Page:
A Poetic Reflection on Light & Love

I sit here in my simple house, and find myself caught by the light flowing into the room through my blue curtains.

Each thread is visible, each shade of the curtains colors fade in and out of shapes created by pleats—shadows both deepen and disappear as your eyes travel over the bare body of the fabric.

My cat sleeps only a few feet away from this colorful and minimalistic dance; the same light is highlighting each hair on her body as she breathes taking her own part in the dance.

My eyes are glued, my mind is clear, and my heart rests to take in the sight.

This light that God has created, that gives form and color, and beauty to everything we can see, is given to me.

In this light is infinite love and compassion; a balm for the cracks of my heart, but also a window for my soul the recognize the God that is within and around and beyond myself and all that is created.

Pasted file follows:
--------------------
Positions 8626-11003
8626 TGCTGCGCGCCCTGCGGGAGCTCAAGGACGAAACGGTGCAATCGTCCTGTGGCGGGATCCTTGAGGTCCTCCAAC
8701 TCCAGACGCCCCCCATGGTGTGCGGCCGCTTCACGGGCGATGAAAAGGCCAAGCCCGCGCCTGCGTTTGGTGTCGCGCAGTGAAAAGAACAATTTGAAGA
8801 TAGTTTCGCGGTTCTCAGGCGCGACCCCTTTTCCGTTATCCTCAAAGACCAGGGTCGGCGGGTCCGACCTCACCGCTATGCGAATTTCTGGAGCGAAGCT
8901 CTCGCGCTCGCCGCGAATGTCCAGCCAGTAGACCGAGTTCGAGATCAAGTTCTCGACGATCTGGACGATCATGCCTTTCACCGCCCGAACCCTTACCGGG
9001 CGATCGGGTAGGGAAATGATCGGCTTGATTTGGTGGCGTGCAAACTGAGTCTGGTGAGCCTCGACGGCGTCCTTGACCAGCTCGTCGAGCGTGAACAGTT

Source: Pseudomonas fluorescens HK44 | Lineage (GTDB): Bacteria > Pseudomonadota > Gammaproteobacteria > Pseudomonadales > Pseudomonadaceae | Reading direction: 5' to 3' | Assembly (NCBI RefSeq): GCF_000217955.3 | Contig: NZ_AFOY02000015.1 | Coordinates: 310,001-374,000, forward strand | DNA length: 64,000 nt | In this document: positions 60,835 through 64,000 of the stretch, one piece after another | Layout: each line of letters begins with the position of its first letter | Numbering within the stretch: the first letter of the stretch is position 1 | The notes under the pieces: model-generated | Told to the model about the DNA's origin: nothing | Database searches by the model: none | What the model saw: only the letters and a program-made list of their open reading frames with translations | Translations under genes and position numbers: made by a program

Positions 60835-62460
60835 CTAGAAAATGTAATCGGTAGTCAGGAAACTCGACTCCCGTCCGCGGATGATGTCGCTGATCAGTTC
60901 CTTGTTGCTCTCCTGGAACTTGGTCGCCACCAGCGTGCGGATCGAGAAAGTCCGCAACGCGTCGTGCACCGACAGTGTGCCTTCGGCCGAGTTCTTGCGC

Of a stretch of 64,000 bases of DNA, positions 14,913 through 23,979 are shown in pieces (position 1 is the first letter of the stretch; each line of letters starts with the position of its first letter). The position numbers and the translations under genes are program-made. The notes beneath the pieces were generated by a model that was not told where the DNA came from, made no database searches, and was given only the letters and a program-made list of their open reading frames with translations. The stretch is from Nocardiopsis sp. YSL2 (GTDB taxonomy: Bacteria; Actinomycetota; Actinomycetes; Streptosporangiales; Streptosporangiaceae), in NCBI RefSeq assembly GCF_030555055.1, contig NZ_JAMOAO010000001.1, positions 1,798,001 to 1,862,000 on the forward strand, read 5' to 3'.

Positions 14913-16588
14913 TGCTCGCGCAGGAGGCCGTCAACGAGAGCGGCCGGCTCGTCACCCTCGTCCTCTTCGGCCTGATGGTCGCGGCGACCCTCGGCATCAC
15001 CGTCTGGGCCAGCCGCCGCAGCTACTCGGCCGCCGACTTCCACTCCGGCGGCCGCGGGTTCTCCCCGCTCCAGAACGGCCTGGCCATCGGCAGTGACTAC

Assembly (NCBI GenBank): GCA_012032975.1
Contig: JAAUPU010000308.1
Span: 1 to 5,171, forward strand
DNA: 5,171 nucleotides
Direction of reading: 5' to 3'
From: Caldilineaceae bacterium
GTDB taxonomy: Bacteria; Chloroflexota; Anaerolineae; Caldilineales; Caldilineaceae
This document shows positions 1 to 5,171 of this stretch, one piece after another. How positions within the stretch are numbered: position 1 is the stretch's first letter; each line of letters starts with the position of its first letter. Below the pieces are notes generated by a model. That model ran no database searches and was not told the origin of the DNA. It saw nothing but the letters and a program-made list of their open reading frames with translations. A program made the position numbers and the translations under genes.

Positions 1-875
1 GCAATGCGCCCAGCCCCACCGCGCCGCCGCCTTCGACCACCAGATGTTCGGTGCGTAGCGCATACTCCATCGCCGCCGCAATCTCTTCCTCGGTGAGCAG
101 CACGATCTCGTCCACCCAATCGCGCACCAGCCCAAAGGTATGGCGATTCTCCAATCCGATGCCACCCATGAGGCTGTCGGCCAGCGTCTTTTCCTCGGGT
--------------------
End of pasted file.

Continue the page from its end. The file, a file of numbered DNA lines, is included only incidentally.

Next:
In this light, there is ultimate love and possibility.

Most humbly of all, and hardest to fathom and understand, I am the light…and the light is me….and the light is everyone.

I’ve been found by beauty.

I’ve been found by transcendence.

I’ve been found by stillness and love.

Interfaith Ministry

A Journey In Prayer

Over the past few years, I’ve struggled to have a prayer life that was meaningful to me. Being drawn deeply by liturgical traditions and monastic spirituality, I’ve come to find my prayer life to be written for me in the form of liturgical prayer and daily offices. I’ve pushed myself to wake up early and say multiple offices a day–sometimes pushing myself to chant them out of a sense of traditional duty. While this has taught me much about prayer, and is a beautiful practice in our tradition, I’ve used it to rob myself of an authentic prayer life that opens and inspires my heart and leads me closer to God.